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Crucial questions and negotiating skills
Before signing that job offer, here's what you should ask yourself, your potential boss, and the HR department.
To some, the lure of receiving a monthly salary after months of job hunting is enough that they will sign the first offer they get.
But, taking a job entails much more than getting a paycheck. Once you sign that dotted line, you're agreeing to the company's culture, schedule, and more. Not to mention, you're agreeing to work with your new boss and coworkers—whether you like them or not.
Even as a freelancer or a contract worker, you're still committing to dedicate your time to this company. It's something that you should be proud to mention in your resume or portfolio, that you can use to take you somewhere.
But, when anxiety around finding a job kicks in, paired with the sudden thrill of having landed an offer, there are often questions we leave on the table. Before you commit to a new job, asking these critical questions will help you figure out if you're making the right decision. Remember, good things take time.
When you're job-hunting, any opportunity in your field can seem worth looking into. This can lead to some fabulous opportunities, but also some questionable ones that might become your crazy job story in the future. Now, with that offer in hand, you might want to ask yourself these questions before moving along in the process.
When you've been job-hunting for a while, it can be very exciting to get that offer. At last, you're finally looking at the prospect of more financial stability. But, before accepting, put that paycheck aside. Are you genuinely enthusiastic about the job, and see a future full of opportunities and skill developments within the company—or are you just saying yes to the first offer that pops up? For those lucky enough to have multiple offers on the table, assign a number 1-10 to each based on your excitement level, and where you see the greatest career development happening for yourself.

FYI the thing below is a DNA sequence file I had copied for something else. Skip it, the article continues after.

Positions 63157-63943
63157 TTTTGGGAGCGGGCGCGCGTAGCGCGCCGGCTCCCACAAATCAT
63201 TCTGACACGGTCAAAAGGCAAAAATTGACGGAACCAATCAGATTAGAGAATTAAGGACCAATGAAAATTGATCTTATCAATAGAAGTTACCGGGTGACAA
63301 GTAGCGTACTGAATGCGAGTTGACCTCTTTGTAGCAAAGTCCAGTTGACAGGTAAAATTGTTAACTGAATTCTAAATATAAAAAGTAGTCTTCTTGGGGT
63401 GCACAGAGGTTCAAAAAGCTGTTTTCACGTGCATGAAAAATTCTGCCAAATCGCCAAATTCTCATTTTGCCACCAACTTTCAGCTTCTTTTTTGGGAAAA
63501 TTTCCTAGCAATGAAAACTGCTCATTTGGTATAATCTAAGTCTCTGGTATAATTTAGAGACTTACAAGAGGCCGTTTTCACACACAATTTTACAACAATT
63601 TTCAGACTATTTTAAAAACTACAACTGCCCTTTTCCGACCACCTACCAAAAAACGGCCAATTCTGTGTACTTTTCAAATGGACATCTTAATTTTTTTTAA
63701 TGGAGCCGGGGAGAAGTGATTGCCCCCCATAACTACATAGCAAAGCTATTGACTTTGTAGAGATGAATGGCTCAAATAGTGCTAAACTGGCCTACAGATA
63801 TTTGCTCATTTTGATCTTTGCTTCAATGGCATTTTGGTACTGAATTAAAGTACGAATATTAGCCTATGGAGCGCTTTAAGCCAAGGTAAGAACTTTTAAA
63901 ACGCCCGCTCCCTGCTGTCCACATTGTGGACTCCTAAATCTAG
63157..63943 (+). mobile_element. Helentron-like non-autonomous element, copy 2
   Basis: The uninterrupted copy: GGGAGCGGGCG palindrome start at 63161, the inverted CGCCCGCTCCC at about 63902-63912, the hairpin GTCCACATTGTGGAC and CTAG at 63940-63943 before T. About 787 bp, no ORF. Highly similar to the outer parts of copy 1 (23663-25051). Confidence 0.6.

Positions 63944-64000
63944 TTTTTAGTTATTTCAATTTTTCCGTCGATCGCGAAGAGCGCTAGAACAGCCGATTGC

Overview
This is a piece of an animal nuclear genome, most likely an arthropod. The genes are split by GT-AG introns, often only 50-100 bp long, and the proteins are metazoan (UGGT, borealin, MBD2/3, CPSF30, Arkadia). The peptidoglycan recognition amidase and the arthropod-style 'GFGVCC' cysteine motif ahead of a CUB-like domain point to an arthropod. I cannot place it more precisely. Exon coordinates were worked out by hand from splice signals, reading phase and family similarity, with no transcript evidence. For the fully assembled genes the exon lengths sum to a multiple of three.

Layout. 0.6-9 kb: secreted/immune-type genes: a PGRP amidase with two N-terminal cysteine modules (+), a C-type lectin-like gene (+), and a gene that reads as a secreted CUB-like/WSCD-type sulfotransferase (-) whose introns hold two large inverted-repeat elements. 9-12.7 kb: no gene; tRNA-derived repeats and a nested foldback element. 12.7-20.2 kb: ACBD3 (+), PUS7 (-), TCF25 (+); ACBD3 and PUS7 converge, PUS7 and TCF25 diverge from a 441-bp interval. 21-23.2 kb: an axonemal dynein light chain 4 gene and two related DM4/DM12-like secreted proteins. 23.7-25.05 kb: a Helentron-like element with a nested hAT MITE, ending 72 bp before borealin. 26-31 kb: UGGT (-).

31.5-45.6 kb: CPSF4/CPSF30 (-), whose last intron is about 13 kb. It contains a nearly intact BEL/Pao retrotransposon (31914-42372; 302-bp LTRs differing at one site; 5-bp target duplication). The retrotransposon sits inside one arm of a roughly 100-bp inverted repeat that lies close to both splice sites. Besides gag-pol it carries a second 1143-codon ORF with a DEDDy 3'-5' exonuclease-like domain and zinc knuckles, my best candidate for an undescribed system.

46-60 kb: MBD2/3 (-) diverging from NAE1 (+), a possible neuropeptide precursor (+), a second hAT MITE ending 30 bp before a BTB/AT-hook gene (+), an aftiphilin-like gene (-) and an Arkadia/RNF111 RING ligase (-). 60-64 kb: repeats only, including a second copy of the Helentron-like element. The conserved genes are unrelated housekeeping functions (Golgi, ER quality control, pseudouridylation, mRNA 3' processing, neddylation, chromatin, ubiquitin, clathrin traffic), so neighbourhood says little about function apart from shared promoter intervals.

Sometimes, people stuck in a career rut tend to settle for less. Do your best to match your job search with your talents and passions, and don't underestimate yourself. If you must wait a bit longer to find the right job, and can afford to wait, it will always pay off. Additionally, consider whether your place within the organization is reflective of your work experience. Taking an entry-level job, when you were previously at a mid-senior level, could jeopardize your professional path.